So in those cases those firewalls are setup for fail safe. A plan B effect.

The effect is, if the firewall feels like it’s about to be penetrated and it cannot
stop the attack, it will auto shut down and all connection to it will
cease. Then the network goes down physically and the attack fails to gain
access.

Then the network administrator is alerted that the network is down,
and knows why because he was the one who programmed it
and deals with the situation from there. Hopefully checking the
integrity of the information as that would be the point.

So, what did the hacker do? How would he have gotten in?

They use chance against an argument.

The argument is, no one gains entry without authentication (password).
If you don’t have the correct password, the firewall knows the password
because it’s stored on the firewall.  Quite literally it’s checking against it’s
own database. If the name you provide isn’t on the guest list, you are simply turned away.

However, if one could see the guest list, one could assume or even guess
a name correctly and the argument would be correct. Therefore gaining
entry without more of a problem, and simply walking inside.

So cracking is just the art of decoding what is known to the hardware.
It’s decoding and giving a code of authentication in order for the
argument to be true.

See why they call it spyware. It a spy for information.

In other words, crackers must play the game first, if they want entry.

As I’ve said, there are ways around this. Depending on how the firewalls
are setup, crackers don’t always try to crack passwords. There are many
other ways to gain entry. And they don’t even have to guess passwords
these days. Bots and spyware are used to lessen the guessing game.
Which is why you should definitely do regular scans with up to date
anti spyware anti virus programs. Because even if it’s not guarenteed,
it’s still something.

But.

With wireless systems password cracking became even easier.
If you think about it, crackers don’t even have to be on your computer
or connected to your network anymore. They just need to
‘see’ your computer show up in their list of active networks
on their PCs and they can run programs off that alone.

Wireless cafes were pretty good for that. If you ever watch
Hak5 or other PC nerd web shows they show instances of
internet cafe crackers.

It’s simple enough to do these days, what with the popularity of
wi fi and laptops and open internet accessed connections.
Even with a personal firewall on your computer, the odds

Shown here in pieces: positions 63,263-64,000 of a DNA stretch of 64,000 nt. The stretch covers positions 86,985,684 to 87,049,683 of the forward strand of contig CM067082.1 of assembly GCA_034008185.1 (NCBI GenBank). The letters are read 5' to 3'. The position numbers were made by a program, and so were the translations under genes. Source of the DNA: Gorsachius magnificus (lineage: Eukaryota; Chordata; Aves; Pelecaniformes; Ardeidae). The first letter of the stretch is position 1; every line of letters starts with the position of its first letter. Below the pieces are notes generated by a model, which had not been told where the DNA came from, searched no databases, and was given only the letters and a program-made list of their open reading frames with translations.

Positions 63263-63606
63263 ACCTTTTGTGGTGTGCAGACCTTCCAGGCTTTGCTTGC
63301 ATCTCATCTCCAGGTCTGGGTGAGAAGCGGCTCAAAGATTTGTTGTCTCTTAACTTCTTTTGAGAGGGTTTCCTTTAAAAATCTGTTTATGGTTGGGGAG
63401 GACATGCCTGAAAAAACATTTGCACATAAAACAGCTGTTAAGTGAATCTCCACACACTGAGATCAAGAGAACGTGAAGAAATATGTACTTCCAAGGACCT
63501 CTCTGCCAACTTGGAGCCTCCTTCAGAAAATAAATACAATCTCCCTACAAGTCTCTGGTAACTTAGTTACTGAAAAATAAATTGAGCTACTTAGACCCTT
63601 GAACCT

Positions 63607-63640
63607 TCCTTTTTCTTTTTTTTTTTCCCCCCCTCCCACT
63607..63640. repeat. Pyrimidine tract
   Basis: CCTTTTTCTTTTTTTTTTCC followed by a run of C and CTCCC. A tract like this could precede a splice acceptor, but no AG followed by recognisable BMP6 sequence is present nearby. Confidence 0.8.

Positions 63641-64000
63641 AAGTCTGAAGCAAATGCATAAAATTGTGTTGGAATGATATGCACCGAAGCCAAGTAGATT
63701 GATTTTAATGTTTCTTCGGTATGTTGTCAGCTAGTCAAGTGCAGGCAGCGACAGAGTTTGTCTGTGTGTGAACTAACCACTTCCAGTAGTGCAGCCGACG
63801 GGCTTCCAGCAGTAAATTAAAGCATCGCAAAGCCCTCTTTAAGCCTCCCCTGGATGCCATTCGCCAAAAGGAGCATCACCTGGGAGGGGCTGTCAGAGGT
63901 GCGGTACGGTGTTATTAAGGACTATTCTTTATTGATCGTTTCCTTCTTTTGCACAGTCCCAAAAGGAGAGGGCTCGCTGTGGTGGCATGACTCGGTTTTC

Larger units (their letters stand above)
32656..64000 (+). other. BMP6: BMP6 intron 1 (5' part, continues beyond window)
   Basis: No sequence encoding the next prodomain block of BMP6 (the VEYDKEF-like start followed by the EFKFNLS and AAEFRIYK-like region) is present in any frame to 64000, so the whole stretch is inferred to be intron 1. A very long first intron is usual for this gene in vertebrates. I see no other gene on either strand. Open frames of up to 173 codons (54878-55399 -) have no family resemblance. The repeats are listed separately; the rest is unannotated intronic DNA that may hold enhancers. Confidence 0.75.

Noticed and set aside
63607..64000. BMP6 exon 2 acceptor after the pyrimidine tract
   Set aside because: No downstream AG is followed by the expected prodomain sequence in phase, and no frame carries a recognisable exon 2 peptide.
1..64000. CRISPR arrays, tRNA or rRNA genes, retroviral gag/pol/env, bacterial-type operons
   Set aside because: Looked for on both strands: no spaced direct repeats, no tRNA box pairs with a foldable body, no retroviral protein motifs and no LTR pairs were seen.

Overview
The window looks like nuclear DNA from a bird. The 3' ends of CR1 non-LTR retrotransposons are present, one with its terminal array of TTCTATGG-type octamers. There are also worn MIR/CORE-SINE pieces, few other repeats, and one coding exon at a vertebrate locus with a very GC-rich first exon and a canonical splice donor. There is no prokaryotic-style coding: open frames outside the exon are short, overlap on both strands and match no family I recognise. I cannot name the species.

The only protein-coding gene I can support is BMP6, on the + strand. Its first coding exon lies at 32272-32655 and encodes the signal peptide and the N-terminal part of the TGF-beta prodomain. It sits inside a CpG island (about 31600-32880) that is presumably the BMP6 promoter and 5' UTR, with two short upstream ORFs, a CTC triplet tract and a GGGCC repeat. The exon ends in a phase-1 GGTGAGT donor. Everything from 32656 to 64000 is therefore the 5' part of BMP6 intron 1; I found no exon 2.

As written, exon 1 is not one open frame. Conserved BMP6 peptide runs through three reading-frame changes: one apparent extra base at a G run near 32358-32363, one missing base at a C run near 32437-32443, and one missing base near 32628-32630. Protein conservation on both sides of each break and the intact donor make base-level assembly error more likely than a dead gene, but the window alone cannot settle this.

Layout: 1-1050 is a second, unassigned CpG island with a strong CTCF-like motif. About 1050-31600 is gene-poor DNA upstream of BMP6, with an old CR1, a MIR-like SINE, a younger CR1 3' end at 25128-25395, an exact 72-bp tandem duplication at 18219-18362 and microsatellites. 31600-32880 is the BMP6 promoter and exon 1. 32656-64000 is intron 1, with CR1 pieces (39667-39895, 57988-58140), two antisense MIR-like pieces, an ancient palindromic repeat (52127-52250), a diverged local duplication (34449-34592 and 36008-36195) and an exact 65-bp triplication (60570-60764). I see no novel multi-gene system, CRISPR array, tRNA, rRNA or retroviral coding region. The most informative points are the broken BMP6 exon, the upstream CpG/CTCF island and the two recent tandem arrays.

are pretty good that it’s vulnerable to attack fairly easily.

But I digress.

This was more about the logic of restricting access to a limited
persons. Not the dangers of wireless or other types of computer
networks. Just look around on the internet, you can find those
everywhere.

In short, security can always only ever be at the same level as
the competition (crackers). As with any security, if someone wants
in bad enough, and they are determined enough, nothing is going
to stop them…except maybe a fail safe like disengaging all network
activity. Which is a really good idea actually.

Some tips for lowering your security risk:

1. Don’t purchase the most popular hardware avaliable.
Don’t purchase the most popular software available on the market.
If everyone has it, it’s more likely an easy target for crackers. Like Windows
and Microsoft Office and eventually Norton.

2. Choose your authentication methods carefully.
this is really important, because even though it can be decoded by the
right software these days, it still takes time. strong passwords
are simply to deter those less interested, so make it good.

3. Be aware of your surroundings and dealings with people.
Of any security be wary of who you give information to.
Social hacking is easy and very popular with cracking.
protect your information by not giving it out to others.

4. Change those passwords.
It sounds frustrating, but changing passwords makes it harder
for someone to break into your structures. It’s like changing
the security code on your car alarm.

5. Keep your software up to date with the latest security downloads.
No matter what software you have, remember to keep it up
to date with the latest security downloads. They are there
for a reason, use them. Scan that harddrive at least once a month.